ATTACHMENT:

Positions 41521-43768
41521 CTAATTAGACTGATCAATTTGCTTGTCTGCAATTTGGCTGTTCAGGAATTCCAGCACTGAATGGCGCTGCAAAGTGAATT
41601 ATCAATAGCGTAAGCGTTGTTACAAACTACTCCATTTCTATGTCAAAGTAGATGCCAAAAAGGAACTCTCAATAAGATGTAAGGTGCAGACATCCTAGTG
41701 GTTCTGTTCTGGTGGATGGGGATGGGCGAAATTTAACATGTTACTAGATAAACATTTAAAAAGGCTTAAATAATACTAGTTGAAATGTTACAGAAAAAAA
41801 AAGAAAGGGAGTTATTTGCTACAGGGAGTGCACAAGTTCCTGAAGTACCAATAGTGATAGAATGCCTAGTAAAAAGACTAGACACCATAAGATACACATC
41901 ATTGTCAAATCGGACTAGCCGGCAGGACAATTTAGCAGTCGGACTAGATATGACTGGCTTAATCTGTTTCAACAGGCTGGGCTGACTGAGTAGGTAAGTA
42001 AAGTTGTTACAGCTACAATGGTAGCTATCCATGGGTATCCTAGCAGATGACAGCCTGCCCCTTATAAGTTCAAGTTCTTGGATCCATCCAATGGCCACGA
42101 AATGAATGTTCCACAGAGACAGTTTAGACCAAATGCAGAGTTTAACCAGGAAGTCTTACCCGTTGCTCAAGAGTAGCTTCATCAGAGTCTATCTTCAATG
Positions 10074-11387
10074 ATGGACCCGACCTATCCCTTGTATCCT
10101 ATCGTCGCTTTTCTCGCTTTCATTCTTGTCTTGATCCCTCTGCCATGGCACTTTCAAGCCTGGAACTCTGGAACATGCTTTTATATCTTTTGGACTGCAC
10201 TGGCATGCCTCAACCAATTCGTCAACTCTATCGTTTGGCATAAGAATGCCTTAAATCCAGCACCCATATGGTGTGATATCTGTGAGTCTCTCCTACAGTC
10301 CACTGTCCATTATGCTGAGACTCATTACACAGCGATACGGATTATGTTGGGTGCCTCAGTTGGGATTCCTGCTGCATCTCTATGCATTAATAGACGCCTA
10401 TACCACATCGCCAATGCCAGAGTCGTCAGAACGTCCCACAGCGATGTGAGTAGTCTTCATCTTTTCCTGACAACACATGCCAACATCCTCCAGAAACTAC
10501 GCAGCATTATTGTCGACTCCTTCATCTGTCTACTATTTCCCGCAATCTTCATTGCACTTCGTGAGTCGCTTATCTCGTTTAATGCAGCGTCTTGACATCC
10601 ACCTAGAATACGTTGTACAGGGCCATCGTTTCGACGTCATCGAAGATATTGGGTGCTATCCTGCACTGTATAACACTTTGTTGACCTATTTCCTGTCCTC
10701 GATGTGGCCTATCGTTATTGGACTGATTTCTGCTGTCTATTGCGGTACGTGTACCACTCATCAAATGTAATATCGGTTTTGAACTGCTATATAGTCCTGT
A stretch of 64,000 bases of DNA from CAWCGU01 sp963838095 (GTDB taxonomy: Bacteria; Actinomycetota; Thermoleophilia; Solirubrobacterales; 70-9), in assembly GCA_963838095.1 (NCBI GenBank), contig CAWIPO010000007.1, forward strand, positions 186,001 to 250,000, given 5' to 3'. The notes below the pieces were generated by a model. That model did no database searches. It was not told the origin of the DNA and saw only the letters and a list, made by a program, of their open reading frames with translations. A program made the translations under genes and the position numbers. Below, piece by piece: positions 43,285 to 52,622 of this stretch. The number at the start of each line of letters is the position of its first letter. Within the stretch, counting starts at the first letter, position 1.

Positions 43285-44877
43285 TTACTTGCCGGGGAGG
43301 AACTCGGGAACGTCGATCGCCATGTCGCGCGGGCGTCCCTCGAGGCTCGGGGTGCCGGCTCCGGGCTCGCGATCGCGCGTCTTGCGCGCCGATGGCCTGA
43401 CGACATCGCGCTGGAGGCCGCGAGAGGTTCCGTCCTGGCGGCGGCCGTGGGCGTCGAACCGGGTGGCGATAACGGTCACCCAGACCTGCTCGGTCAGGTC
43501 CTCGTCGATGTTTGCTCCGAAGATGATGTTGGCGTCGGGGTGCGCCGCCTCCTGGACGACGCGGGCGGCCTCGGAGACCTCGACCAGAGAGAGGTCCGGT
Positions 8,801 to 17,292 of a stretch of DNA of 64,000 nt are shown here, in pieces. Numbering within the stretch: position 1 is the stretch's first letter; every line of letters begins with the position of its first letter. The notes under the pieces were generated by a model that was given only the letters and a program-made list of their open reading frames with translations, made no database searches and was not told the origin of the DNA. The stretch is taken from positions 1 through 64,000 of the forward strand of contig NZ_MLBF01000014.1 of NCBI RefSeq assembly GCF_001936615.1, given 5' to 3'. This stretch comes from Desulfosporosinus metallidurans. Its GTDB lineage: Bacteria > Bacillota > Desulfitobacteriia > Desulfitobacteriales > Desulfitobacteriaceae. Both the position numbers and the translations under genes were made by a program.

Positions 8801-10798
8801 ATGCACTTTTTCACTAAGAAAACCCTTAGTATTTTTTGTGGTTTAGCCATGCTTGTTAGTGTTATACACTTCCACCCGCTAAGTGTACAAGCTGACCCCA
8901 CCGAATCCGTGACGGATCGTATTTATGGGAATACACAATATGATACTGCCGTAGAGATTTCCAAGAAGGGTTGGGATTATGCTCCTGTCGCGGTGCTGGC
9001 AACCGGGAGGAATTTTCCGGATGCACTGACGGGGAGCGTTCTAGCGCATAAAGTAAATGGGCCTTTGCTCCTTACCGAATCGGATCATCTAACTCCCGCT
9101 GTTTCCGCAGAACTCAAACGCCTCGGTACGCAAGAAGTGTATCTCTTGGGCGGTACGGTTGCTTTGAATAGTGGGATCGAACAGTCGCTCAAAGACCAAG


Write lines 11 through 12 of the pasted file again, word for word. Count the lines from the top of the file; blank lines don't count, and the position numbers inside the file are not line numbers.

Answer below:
10101 ATCGTCGCTTTTCTCGCTTTCATTCTTGTCTTGATCCCTCTGCCATGGCACTTTCAAGCCTGGAACTCTGGAACATGCTTTTATATCTTTTGGACTGCAC
10201 TGGCATGCCTCAACCAATTCGTCAACTCTATCGTTTGGCATAAGAATGCCTTAAATCCAGCACCCATATGGTGTGATATCTGTGAGTCTCTCCTACAGTC